Some months ago I implemented these steps and saw a striking improvement in the performance of our applications (between 2x and 4x depending on the query):
- Firstly, if you’re using iSCSI, make sure the network switches are ones which have been validated as ok by your storage vendor. I’ve run into poor performance using ones which ought to have worked and offered all the required features (Flow Control, Jumbo Frames), but which in reality were causing problems.
- If you’re using iSCSI with a software initiator (be it at hypervisor or guest OS level), consider using Jumbo Frames to reduce I/O related CPU activity.
- Move your VMDKs to a new SAN VMFS volume that is Thick-Provisioned. Although in my environment the EqualLogic array extends LUNs by 16MB at a time, over time this can fragment things appreciably. With a 1TB LUN this can get pretty bad.
- Use Storage vMotion to make the VMDK files Thick Provisioned too. This eliminates fragmentation of the VMDK since it’s no longer growing in small increments. I think this made quite a big difference, despite a whitepaper from VMware denying a performance impact. The reasoning is that since the storage array has a big cache, having the data fragmented all over the disks shouldn’t really matter that much. I don’t really believe it, and my own results seemed to prove otherwise (what about a backup operation which will need to read your data sequentially in one long pass?). My SQL server vMotion operations were very slow compared to other servers, suggesting they were heavily fragmented in their old location.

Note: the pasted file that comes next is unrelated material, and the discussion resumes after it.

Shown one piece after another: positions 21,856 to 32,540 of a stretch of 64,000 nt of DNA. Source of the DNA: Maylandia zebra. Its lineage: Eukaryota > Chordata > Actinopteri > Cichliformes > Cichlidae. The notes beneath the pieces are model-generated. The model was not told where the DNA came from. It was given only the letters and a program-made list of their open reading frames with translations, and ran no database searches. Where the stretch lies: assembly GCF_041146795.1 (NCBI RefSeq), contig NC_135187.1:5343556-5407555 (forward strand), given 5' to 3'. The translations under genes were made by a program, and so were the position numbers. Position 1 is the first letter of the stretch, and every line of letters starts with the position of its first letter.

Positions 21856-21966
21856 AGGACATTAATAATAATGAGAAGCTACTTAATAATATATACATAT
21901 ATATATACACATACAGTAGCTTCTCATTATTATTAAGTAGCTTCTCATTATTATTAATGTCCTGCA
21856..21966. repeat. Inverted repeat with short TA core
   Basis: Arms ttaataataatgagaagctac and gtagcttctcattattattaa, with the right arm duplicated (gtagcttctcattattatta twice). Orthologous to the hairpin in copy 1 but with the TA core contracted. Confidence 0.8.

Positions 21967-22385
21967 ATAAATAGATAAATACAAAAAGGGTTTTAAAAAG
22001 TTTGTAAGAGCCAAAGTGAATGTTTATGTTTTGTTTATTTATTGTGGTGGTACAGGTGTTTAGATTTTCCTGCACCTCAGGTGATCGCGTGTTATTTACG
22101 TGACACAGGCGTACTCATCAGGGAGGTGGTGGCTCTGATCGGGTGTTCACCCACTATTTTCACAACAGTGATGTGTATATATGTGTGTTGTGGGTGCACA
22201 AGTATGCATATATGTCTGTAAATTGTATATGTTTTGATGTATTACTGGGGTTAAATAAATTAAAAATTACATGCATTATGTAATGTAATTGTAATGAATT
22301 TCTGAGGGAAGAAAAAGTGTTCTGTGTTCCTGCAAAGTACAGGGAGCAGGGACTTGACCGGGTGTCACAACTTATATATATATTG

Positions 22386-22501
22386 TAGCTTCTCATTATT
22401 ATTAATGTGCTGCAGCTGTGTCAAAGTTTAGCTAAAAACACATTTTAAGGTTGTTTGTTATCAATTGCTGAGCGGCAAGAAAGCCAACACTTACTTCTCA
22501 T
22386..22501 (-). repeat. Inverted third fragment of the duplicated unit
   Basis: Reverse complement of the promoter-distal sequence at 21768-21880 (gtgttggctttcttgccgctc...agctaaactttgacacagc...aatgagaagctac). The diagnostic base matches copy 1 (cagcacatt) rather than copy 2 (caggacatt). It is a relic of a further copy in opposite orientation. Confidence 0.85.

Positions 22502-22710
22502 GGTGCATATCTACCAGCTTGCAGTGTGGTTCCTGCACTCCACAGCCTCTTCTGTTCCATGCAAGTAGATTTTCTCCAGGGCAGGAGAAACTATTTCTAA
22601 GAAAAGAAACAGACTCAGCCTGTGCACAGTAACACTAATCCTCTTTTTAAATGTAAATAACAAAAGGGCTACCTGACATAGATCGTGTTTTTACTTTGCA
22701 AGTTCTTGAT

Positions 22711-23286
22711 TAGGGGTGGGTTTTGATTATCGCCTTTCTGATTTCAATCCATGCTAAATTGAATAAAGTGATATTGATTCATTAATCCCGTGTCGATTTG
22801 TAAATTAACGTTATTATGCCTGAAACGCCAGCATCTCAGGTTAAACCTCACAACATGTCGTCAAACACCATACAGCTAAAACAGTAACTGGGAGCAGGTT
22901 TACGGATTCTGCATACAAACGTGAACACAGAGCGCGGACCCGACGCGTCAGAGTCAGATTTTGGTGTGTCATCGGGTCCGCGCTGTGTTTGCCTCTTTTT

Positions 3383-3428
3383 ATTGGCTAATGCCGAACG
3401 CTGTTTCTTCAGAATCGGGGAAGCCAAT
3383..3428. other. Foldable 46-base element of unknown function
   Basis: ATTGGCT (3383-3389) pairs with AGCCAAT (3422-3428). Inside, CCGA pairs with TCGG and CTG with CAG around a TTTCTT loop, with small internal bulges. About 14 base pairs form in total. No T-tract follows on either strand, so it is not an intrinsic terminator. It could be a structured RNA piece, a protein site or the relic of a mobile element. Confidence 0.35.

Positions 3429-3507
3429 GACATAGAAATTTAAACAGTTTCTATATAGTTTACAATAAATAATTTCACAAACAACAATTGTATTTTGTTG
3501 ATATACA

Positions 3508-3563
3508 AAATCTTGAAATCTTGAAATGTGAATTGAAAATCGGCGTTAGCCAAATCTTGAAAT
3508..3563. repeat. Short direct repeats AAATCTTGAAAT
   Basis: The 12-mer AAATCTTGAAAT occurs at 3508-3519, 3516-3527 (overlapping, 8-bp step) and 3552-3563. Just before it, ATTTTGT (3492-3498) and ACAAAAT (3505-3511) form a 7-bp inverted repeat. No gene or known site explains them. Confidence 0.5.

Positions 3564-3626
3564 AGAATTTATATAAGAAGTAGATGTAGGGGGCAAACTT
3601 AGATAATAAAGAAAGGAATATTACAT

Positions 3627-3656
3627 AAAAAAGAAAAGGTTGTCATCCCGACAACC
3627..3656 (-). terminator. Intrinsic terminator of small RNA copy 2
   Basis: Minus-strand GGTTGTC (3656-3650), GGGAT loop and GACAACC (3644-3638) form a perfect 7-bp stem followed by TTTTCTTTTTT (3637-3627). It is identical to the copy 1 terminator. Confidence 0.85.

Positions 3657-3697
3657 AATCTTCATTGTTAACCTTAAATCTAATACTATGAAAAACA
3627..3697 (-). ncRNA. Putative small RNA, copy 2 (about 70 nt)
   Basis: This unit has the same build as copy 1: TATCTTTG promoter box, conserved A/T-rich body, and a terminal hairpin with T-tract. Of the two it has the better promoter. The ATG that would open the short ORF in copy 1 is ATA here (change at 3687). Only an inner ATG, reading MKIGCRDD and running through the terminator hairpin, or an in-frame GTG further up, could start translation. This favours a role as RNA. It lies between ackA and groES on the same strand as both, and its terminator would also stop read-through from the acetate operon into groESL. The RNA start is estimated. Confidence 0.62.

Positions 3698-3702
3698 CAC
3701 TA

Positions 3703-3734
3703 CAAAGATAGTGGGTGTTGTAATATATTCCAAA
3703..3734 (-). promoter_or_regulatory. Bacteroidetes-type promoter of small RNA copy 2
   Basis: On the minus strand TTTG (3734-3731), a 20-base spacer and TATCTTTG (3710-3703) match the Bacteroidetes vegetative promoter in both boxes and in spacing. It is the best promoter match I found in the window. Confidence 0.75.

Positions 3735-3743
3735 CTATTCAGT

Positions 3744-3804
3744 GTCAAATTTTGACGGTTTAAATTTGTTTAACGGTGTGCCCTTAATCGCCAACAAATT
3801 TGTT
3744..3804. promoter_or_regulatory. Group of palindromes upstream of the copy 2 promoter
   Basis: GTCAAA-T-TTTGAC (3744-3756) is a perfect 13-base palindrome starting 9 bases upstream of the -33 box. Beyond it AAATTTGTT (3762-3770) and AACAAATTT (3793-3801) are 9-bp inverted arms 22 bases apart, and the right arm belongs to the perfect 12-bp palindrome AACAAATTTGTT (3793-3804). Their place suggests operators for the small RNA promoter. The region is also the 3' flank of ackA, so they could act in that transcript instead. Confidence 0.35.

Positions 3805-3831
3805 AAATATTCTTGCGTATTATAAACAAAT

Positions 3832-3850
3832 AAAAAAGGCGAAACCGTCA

- Move all of your databases (including these system ones: msdb, model, master), their logs, and fulltext catalogs to a SAN LUN directly attached inside the Guest VM using Microsoft iSCSI initiator and your SAN vendor’s Integration Tools. If you use Vmxnet3 adapters then the TCP calculation overhead will be handled by the hypervisor which in turn can be passed to Broadcom bnx2 TOE NICs if you’re using vSphere 4.1. Having the databases on a separate LUN allows off-host backup of the databases using Backup Exec with your SAN vendors’ SQL-aware VSS Hardware Provider. Database backups can then occur at any time without any impact to the SQL server’s performance. I have written a dedicated post on this subject.
- Create that SAN partition with its NTFS blocks aligned with the SAN’s own disk blocks to ensure no needless multiplication of I/O (64KB offset for EqualLogic – full explanation here).
- Keep TempDB on the C: drive in its default location. That way I/O to that database is segregated and can be cached differently since it is using VMware’s iSCSI initiator and not the Microsoft initiator. Typically TempDB has high I/O, but it’s not a database that you need to back up so you don’t need to be able to snapshot it on the SAN.
- Create an SQL management task to rebuild and defragment the database indexes and update their statistics every week (say, Sunday at 3:00am).
- Change database file autogrow amounts from 1MB to 64MB to mitigate NTFS-level fragmentation of the database MDF files as they grow.